How to protect yourself: If you're looking to earn the promotion you deserve without playing the office politics game, first evaluate your boss. If your boss has a huge ego, then the Politicians will be tough to beat because they excel at stroking egos and kissing up to get what they want. If your boss isn't an egomaniac, he will soon tire of the grandstanding.
Once you have determined the boss's motivating factors, you can adapt your behavior to combat the Politician without losing focus on your job. The best way to do this is to state the facts. Documentation and accountability are to the Politician what kryptonite is to Superman. The right documentation stops Politicians in their tracks because they can't spread their lies when there is proof showing who is really doing the work. Create a paper trail. Save all of your emails and voicemails, if possible. You may need them for later reference.
When it comes to documentation, though, keep in mind that politicians abuse email. They ask you to forward documents to them for review, then they send them on to the boss without your knowledge. They like to create the perception that they did the work. A favorite tactic is to reply to you—cc-ing the boss, of course—but taking credit for your work. Make sure the information stream to the boss flows directly from you. Don't give the Politician an opportunity to put her name on work that originated with you.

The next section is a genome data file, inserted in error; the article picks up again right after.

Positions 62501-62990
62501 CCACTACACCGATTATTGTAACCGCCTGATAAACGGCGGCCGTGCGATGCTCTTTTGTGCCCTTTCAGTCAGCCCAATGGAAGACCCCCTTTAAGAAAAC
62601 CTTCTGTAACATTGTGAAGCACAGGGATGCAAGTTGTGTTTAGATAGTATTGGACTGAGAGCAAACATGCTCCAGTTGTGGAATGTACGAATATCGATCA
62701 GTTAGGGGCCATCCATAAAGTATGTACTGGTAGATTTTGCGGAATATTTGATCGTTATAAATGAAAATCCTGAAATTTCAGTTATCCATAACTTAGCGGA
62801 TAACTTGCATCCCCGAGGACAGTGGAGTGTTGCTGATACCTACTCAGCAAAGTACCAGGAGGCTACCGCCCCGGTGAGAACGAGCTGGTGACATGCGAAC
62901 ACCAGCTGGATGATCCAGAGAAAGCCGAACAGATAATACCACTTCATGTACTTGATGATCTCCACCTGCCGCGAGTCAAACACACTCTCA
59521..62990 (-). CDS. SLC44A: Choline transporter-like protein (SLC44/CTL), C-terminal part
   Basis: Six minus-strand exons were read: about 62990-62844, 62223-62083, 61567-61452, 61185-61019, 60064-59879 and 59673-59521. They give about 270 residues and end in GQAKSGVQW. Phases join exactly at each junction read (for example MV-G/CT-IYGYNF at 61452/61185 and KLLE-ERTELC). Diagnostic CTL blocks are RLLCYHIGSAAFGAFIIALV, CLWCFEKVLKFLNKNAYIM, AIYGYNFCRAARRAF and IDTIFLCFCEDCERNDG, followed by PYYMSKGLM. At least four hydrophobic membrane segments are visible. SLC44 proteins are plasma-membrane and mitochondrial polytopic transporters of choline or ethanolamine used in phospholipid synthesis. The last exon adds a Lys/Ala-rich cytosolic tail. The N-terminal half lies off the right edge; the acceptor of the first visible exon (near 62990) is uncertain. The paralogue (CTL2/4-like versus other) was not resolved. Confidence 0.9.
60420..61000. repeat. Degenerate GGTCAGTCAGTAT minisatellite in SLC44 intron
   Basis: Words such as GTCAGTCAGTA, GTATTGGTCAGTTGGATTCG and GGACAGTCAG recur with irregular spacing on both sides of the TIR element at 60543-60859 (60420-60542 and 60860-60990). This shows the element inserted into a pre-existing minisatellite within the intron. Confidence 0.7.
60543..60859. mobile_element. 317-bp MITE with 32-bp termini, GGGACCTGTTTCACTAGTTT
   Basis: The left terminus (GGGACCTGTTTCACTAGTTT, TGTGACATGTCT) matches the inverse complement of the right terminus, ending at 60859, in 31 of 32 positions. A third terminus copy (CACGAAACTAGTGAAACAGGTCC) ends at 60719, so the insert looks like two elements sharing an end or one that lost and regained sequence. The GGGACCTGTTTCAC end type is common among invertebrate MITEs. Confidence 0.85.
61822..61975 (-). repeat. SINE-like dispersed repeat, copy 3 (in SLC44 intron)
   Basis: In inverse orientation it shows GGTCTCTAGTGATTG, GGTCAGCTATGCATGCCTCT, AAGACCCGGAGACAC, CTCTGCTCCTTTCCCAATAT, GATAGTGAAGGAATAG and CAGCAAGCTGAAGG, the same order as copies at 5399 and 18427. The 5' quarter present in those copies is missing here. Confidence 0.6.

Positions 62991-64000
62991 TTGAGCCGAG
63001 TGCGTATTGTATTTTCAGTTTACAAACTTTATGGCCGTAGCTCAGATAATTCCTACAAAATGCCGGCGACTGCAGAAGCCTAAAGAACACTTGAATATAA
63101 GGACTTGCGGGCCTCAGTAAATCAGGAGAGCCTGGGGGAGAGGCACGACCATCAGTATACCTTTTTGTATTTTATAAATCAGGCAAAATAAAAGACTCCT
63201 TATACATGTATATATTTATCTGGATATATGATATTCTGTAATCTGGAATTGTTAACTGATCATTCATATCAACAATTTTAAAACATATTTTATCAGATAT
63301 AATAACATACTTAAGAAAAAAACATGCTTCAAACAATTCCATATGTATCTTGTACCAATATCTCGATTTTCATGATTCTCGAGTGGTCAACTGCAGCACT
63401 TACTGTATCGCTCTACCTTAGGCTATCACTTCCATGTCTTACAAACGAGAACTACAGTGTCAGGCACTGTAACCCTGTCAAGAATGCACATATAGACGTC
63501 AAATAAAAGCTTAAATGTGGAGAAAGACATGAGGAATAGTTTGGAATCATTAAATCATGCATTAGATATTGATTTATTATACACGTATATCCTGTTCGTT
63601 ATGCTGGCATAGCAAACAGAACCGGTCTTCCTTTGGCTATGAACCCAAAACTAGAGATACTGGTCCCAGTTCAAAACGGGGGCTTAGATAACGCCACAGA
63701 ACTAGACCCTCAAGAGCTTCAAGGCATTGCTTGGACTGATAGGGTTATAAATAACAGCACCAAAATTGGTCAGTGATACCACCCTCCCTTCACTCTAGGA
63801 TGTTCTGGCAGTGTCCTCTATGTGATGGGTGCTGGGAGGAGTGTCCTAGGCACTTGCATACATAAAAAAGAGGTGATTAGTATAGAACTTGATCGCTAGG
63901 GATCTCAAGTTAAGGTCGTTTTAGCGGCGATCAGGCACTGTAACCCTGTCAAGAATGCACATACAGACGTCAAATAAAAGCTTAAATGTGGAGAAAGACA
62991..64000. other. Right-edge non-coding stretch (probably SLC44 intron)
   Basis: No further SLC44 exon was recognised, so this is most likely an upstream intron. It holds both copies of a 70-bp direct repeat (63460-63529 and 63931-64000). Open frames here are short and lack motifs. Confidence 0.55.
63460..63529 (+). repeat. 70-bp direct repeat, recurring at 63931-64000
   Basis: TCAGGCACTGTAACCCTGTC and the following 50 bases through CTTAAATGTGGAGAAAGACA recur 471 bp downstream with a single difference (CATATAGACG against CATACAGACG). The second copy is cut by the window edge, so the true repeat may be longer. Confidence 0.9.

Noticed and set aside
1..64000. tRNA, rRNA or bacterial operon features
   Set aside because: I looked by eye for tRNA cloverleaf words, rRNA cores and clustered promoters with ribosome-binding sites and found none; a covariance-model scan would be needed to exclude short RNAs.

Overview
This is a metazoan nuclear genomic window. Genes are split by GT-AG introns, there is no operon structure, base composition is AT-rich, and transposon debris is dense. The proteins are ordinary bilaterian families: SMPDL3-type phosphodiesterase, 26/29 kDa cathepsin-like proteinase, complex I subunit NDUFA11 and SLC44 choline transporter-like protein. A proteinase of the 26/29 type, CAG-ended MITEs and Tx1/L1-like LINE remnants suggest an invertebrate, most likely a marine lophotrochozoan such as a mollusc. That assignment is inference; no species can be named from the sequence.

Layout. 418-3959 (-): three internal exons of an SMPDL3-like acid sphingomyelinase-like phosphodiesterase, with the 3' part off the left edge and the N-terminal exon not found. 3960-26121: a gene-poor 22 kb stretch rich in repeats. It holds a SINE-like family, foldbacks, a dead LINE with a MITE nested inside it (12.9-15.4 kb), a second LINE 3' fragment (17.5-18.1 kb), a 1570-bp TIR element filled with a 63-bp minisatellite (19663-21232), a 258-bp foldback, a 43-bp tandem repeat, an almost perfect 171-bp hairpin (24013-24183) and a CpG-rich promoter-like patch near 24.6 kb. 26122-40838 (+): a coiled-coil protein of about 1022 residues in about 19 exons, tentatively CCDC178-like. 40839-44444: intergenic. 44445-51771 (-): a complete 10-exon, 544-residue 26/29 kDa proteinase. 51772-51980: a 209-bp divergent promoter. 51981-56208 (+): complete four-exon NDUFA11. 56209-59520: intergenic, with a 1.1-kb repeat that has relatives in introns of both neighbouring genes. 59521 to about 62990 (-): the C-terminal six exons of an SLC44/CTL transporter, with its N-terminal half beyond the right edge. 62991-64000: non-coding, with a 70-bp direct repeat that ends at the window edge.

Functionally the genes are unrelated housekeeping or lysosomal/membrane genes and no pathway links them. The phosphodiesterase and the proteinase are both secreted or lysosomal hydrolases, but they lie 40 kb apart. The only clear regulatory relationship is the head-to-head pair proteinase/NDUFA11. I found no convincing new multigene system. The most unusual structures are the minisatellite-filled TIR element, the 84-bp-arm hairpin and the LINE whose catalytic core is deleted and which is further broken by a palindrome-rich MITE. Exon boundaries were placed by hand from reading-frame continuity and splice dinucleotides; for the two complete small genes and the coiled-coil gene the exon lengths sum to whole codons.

"By the way, it never hurts to brag about yourself a little bit," adds Loomer. "Make yourself known. Establish your value in the organization. Healthy politicking may serve you well."
The Rooster. "These are interesting characters. I call them Roosters for two reasons," reflects Loomer. "They seem to want to crow a lot about themselves, and they also like to sit on the fence to avoid making decisions."
The Rooster is a bit of an egomaniac, and this affects his ability to make decisions. If a Rooster makes a poor one, it's a huge bruise to his ego. At some point, he may have to admit that he was wrong. This fear of imperfection keeps the Rooster on the fence. He rarely, if ever, makes a decision. If he is lucky, someone else will make it, or if he waits long enough, the decision will make itself. Either way, the Rooster's passive approach allows him to maintain a level of deniability.